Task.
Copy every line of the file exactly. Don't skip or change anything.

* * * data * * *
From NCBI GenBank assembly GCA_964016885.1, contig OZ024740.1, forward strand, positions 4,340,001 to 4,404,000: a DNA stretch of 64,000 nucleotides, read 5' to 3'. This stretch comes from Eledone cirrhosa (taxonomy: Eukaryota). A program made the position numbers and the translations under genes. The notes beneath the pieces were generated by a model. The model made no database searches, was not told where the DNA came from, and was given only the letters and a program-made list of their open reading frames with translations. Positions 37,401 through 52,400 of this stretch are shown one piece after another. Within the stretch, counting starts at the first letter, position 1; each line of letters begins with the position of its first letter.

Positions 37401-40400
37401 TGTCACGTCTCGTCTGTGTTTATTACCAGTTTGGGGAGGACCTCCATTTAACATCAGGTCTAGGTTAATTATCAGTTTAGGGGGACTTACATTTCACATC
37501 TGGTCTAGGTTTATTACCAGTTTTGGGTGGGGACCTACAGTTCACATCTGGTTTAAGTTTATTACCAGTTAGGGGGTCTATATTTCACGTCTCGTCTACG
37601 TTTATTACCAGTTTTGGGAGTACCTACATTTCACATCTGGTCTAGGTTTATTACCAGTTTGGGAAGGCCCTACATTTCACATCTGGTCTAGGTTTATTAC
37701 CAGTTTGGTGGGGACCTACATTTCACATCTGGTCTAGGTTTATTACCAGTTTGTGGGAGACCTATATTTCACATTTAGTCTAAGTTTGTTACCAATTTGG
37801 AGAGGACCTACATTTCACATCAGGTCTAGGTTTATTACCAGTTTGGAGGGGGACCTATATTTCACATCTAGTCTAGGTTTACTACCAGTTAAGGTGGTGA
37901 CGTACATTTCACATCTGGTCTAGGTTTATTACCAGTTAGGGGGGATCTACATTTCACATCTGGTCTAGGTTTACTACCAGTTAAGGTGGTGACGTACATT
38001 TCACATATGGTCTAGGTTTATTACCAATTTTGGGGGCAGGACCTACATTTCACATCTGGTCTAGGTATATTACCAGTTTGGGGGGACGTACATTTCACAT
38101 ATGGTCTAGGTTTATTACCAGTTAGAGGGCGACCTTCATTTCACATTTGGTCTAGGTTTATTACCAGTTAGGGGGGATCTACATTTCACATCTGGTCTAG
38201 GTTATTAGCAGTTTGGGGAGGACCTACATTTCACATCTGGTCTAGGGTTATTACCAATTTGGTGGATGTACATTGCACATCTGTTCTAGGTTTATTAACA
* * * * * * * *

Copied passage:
From NCBI GenBank assembly GCA_964016885.1, contig OZ024740.1, forward strand, positions 4,340,001 to 4,404,000: a DNA stretch of 64,000 nucleotides, read 5' to 3'. This stretch comes from Eledone cirrhosa (taxonomy: Eukaryota). A program made the position numbers and the translations under genes. The notes beneath the pieces were generated by a model. The model made no database searches, was not told where the DNA came from, and was given only the letters and a program-made list of their open reading frames with translations. Positions 37,401 through 52,400 of this stretch are shown one piece after another. Within the stretch, counting starts at the first letter, position 1; each line of letters begins with the position of its first letter.

Positions 37401-40400
37401 TGTCACGTCTCGTCTGTGTTTATTACCAGTTTGGGGAGGACCTCCATTTAACATCAGGTCTAGGTTAATTATCAGTTTAGGGGGACTTACATTTCACATC
37501 TGGTCTAGGTTTATTACCAGTTTTGGGTGGGGACCTACAGTTCACATCTGGTTTAAGTTTATTACCAGTTAGGGGGTCTATATTTCACGTCTCGTCTACG
37601 TTTATTACCAGTTTTGGGAGTACCTACATTTCACATCTGGTCTAGGTTTATTACCAGTTTGGGAAGGCCCTACATTTCACATCTGGTCTAGGTTTATTAC
37701 CAGTTTGGTGGGGACCTACATTTCACATCTGGTCTAGGTTTATTACCAGTTTGTGGGAGACCTATATTTCACATTTAGTCTAAGTTTGTTACCAATTTGG
37801 AGAGGACCTACATTTCACATCAGGTCTAGGTTTATTACCAGTTTGGAGGGGGACCTATATTTCACATCTAGTCTAGGTTTACTACCAGTTAAGGTGGTGA
37901 CGTACATTTCACATCTGGTCTAGGTTTATTACCAGTTAGGGGGGATCTACATTTCACATCTGGTCTAGGTTTACTACCAGTTAAGGTGGTGACGTACATT
38001 TCACATATGGTCTAGGTTTATTACCAATTTTGGGGGCAGGACCTACATTTCACATCTGGTCTAGGTATATTACCAGTTTGGGGGGACGTACATTTCACAT
38101 ATGGTCTAGGTTTATTACCAGTTAGAGGGCGACCTTCATTTCACATTTGGTCTAGGTTTATTACCAGTTAGGGGGGATCTACATTTCACATCTGGTCTAG
38201 GTTATTAGCAGTTTGGGGAGGACCTACATTTCACATCTGGTCTAGGGTTATTACCAATTTGGTGGATGTACATTGCACATCTGTTCTAGGTTTATTAACA